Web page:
We changed our ways of engaging and communicating and some words and phrases got used a lot more frequently or developed different meanings: zooming, you’re muted, podcasts, WhatsApp it, virtual conferencing, breakout rooms, asynchronous webinars etc.

Other training organisations were already losing funding in many instances, and is it possible that online training may be seen as a panacea, not just to the viral context but to the economic context?  However, it is not often acknowledged that to do online “well” is not necessarily cheaper.

Will education be changed for good (or for the better)?  Will we reassess the place of interaction and the interpersonal in health professional education – but also in the area of health care generally?

I have no answers to any of this but I confidently predict some interesting PhDs and books in the coming years.

Going viral: some lockdown thoughts on e-learning

And apologies for the overused pun in the title. When I recently returned from the UK it seemed like there wasn’t much to say on medical education at the moment.  Suddenly life and death issues were raising their heads instead.  At the time Covid-19 started to flare up I was on my way to the UK to help out with grandkids.  This suddenly became more complicated.  With family there involved at the scary front line of the NHS and the numbers predicted to rise, it suddenly began to dominate our thoughts even further.  So much so that we were persuaded to return to Australia ten days early in the expectation that things would be better here for someone in a relatively high-risk category.  The weekend we left, the reported deaths in the UK numbered 10 and within a month were in the thousands.  The rest is history – still in the making.

When we got back – to self-isolation – I noted GPs getting themselves organised for the predicted onslaught with discussions about sourcing protective equipment and changing over to telephone or video consultations.  Within not too long a time the government gave this their imprimatur when they came up with a medicare item number for telephone consultations.  Suddenly they were “a thing”.   Meanwhile my university colleagues (in all faculties) were suddenly under the pump to change everything over to “online” in an incredibly short time frame as rules for social distancing, group gatherings and working-from-home came into effect.  I will not be attending AMEE in Glasgow this year, sadly.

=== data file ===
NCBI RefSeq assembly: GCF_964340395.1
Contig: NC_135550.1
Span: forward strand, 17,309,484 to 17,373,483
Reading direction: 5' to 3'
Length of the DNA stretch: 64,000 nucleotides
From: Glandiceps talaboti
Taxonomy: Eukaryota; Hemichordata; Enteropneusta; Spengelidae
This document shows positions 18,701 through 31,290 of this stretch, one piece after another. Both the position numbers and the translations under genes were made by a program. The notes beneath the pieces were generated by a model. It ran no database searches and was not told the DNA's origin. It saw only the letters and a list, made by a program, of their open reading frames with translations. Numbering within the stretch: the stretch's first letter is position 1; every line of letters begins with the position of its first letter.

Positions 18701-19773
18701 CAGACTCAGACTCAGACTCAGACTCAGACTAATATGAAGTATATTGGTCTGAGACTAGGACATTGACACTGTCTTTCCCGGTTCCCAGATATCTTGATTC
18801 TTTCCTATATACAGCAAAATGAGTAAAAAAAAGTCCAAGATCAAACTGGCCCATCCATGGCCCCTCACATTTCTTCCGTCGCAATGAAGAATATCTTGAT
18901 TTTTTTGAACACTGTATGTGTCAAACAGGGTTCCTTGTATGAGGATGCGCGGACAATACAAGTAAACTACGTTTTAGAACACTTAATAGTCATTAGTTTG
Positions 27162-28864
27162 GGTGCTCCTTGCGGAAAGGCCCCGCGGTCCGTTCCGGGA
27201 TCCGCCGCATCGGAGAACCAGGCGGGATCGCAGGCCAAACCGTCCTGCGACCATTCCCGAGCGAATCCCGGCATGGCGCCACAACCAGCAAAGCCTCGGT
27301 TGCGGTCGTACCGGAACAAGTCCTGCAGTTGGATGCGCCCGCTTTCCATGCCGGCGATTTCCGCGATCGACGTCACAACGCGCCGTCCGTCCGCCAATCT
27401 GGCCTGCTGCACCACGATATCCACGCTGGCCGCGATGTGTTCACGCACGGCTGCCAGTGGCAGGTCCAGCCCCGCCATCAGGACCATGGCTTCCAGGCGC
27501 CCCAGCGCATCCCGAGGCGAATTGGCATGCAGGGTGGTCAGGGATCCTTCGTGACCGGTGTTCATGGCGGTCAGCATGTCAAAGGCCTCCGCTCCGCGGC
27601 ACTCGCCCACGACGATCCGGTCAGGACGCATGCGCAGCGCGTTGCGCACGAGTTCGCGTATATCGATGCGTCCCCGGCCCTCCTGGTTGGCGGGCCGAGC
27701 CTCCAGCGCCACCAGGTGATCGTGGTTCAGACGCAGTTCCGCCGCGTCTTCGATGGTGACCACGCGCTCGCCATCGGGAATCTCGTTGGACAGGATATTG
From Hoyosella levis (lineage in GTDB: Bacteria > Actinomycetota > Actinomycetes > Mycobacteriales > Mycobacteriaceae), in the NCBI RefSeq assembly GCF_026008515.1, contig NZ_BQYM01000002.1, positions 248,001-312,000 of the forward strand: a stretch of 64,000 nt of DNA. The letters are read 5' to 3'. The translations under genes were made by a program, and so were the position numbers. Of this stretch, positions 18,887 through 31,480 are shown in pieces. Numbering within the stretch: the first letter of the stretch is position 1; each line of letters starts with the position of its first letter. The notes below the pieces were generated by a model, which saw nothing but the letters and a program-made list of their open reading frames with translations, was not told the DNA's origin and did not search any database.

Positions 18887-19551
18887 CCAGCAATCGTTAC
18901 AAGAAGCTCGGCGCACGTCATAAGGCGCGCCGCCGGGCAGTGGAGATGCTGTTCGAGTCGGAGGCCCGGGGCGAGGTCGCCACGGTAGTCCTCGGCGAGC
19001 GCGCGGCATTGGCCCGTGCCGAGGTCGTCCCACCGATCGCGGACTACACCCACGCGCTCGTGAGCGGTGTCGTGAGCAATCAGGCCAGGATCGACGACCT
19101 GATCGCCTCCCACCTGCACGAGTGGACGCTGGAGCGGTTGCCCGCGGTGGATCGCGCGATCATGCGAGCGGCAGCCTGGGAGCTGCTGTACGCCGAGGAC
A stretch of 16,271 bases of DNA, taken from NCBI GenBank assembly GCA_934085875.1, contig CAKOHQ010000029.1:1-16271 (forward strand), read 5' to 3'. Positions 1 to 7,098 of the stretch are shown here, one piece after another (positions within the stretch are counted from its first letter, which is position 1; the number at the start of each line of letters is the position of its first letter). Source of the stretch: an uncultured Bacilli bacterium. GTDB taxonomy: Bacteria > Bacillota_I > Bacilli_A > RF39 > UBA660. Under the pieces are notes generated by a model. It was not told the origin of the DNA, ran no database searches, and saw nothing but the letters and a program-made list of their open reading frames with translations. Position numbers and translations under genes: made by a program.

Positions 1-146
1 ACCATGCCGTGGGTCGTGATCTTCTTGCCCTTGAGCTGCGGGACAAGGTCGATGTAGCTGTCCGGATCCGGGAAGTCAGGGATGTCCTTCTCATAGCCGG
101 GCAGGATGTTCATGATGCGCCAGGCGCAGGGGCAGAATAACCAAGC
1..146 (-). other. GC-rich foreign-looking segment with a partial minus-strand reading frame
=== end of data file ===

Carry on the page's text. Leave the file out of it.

Just now we all have a very volatile work and social situation which is very different from country to country and with negative economic implications still developing world-wide.

Meanwhile I was still working on the (already online) CPD modules for the Certificate in Clinical Teaching and Supervision (general practice) for which most modules had been uploaded on Open Blackboard.  All my social interactions turned into Zoom get-togethers.  As the weeks progressed and the country’s response seemed to have worked (as I write) in holding Covid numbers down, some GP colleagues actually noted practices being quieter as patients stayed away – no doubt a temporary hiatus as other presentations can no longer be deferred.  But there is talk about General Practice itself having changed for the future and who knows for the tertiary education sector. So, it was suggested we add a tenth module on “e-learning” (instead of leaving it as a parenthesis in some previous modules).